I recently read Our Europe: Banquet of Nations by Laurent Gaudé, originally published in 2019. This is an epic poem of sorts, in honor of Europe (and especially the European Union), retracing the history of the Old Continent from the industrial revolution to modern times. Here are eight quotes from the book that particularly stood out to me.
The two centuries before us were nothing but striving, fever, onslaught, and revolution.
The centuries before us were ogres, devouring courage and genius, whole lives at a time.
And here we are, With these words handed down to us: “Nation,” “Equality,” “Freedom,”
And we contemplate them wearily.
For we have long become citizens of boredom.
We are the children of the monstrous expansion of cities,
They become a world,
They become light, a stage,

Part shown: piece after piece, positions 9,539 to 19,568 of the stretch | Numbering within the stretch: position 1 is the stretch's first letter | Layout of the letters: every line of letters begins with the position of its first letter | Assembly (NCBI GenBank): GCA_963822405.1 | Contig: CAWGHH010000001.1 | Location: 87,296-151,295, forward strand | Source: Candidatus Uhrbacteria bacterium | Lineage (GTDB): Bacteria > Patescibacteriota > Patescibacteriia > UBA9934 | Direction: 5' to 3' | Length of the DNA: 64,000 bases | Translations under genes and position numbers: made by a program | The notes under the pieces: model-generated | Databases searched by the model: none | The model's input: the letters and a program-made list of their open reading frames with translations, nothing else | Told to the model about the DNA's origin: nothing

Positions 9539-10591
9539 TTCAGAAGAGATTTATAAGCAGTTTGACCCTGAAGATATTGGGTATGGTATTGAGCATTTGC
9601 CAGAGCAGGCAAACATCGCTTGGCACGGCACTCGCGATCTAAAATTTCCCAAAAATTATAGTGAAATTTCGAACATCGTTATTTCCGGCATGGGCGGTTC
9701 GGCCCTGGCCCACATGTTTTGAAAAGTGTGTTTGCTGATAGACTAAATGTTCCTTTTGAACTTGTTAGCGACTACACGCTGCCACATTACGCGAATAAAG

And unspeakable slums.
What we eat makes us what we are
And for centuries we have eaten the world.
Our countries have run the race For raw materials.
To be the seller, not the buyer,
The one to choose, not to submit.
They are all there, in Berlin in 1885: French, Italians, British, Spanish, Belgians, Danes, Dutch, Portuguese, Russians, Norwegians, Ottomans, Americans, and Austro-Hungarians
Staring at a huge dish: Africa. Bigger than their eyes, their mouths, their bellies,
But that doesn’t matter,
They eat for more than themselves,
They eat for their children and grandchildren.
They eat for at least a century of colonization.
The miles you covered,
The seas you crossed,
To end up at the great feast of war.
Europe invited the entire world to its suicide
And in the end, killed all the guests.
The train, that was Europe’s pride and glory,
Becomes the emblem of its destruction.
A rail network in Europe that subsumed entire populations and gassed them.
The old generals cannot believe their eyes.
Unkempt young people,
Boys dressed like girls,
Girls showing their legs
Are defying them, singing, no longer afraid.
We know man’s inhumanity to man,
We know the abyss,
We have been swallowed by its depth.